There aren’t any simple answers. Only the ones that come with trial and error, experience, communication, learning, and we’re still just rolling along in that process!
Tags: disability, disability and love, disability and marriage, disability and relationships, disability self advocacy, Megan Cutter, Speaking Engagements, vision, Work
This past weekend, we’ve been at Coach Training Institute (CTI) Fundamentals, a workshop to learn, play with and practice personal and business coaching. We found out about CTI through our own personal coach, Phil Okrend with Stepping Stones Coaching, and through the course of the year, Barton found that coaching and mentoring is a part of what he does naturally, and wanted to explore expanding upon his skills and tools, integrating coaching more fully into his work.
When we first called to register and asked questions about if it would be all right if I came as Barton’s assistant, we actually could feel the fear through the phone lines. It was clear no one had asked the question before. And the administrator was clearly questioning. Could someone with a disability be a life coach? From this individual’s doubt, we then actually began to question if it was the right place and the right path. We were encouraged to sign up for the first class, but to wait to see if it was the right fit before registering for further workshops. I can’t tell you how thankful I am that we persevered through that process- this training was clearly where Barton needed to be.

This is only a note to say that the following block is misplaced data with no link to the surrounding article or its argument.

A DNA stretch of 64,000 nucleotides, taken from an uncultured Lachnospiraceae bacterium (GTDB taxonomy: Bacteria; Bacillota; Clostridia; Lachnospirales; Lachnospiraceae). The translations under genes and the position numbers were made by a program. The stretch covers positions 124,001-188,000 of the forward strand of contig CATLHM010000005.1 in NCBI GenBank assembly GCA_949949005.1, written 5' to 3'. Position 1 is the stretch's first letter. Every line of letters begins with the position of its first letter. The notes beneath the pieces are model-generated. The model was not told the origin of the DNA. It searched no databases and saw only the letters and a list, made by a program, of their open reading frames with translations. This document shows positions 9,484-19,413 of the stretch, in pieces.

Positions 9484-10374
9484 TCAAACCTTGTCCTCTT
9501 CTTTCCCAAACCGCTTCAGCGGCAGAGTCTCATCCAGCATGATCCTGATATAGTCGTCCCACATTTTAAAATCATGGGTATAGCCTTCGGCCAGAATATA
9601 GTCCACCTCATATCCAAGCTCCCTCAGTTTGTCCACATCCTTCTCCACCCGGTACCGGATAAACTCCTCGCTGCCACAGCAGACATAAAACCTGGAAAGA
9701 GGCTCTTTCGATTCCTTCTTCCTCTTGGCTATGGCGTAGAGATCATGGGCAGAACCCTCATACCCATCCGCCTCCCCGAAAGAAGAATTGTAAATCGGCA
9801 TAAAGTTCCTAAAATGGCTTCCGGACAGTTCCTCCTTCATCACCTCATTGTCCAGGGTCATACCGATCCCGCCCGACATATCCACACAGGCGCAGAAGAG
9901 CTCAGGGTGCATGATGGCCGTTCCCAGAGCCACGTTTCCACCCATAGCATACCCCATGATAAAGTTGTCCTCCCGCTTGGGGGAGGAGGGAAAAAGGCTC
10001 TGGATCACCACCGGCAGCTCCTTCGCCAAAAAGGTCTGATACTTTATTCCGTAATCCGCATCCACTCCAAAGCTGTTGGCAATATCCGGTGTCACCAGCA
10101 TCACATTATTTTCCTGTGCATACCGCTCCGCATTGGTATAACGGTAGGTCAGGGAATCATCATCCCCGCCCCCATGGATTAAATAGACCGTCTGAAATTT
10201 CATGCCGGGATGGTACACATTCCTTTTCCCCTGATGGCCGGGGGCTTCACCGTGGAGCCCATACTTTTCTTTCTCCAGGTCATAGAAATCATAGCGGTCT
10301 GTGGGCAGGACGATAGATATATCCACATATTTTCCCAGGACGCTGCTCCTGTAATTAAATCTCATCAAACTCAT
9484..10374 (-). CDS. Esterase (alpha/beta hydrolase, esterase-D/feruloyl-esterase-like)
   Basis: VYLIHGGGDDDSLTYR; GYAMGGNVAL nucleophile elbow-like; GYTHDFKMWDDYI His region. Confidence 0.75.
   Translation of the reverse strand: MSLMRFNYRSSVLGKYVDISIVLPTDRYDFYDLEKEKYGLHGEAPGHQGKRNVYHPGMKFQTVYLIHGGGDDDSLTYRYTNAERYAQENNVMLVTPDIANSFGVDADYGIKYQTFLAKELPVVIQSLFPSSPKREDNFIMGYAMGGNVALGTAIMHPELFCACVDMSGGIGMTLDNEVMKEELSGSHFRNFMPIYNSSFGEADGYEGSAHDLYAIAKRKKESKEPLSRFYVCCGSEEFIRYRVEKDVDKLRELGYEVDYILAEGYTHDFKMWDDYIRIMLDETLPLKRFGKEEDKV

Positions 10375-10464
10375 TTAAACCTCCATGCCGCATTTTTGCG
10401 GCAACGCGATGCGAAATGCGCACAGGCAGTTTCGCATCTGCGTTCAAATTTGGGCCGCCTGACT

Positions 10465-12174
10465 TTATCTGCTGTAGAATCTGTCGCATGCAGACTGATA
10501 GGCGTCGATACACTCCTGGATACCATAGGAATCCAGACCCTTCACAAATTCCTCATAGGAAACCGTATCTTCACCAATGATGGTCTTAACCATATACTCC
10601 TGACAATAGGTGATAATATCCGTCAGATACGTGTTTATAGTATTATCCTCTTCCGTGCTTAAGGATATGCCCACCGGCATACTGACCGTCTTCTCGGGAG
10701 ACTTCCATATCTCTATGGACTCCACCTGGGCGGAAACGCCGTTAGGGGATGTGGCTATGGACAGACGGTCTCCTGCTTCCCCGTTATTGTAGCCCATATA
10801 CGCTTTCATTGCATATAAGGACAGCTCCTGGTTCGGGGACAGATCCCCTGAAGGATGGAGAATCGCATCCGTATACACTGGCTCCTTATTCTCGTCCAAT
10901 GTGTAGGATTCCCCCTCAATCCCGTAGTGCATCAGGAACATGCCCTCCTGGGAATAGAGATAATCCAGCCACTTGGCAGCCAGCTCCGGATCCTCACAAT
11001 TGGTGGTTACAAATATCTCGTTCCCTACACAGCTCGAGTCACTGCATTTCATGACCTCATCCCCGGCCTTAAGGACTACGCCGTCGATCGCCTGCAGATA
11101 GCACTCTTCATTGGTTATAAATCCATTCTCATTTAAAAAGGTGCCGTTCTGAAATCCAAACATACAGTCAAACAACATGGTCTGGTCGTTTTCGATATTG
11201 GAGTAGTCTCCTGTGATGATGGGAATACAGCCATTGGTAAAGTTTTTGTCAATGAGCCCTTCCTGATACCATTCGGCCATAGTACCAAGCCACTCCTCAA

Throughout the weekend, I saw the excitement and inspiration return to Barton’s eyes. He was on fire. He had found this space that encouraged and inspired him, pushed him further into new areas, redefining and introduced him to new skills, and a foundation and framework to work within. As one of the instructors said, he had come home.
The first day, I translated quite a bit, especially when Barton spoke within the large group or one-on-one practice sessions because it was difficult to hear with background noise. Slowly over the course of the weekend, I backed off more and more, and there was a more direct connection. By Sunday, I was able to fully let go, stepping out for the majority of the day.
What was so interesting was that I was working on my own stuff throughout the weekend. For example, I am on Barton’s line of thought so much, I tend to finish his sentences, which can be cute until I overstep my bounds and not let Barton finish talking (I can do this quite a bit). During one of the practice sessions, I could feel the energy rise to my throat and get stuck there, because I wanted to speak for Barton. I began to breathe, allowing the energy to come back down, and allow myself to be guided by Barton telling me when I needed to translate and when I needed to back off. And Sunday morning when I was working on a project in the hotel room, I also had to let go of the thoughts running through my head- will people understand Barton? Do I need to be there? Of course, he’s fine- he’s Barton! I don’t need to be there. There was so much freedom in fully letting go, and I know this was true for Barton as well.
What a privilege it was to be a part of this weekend, and I’m excited to see where things will go, what will be ignited from this process.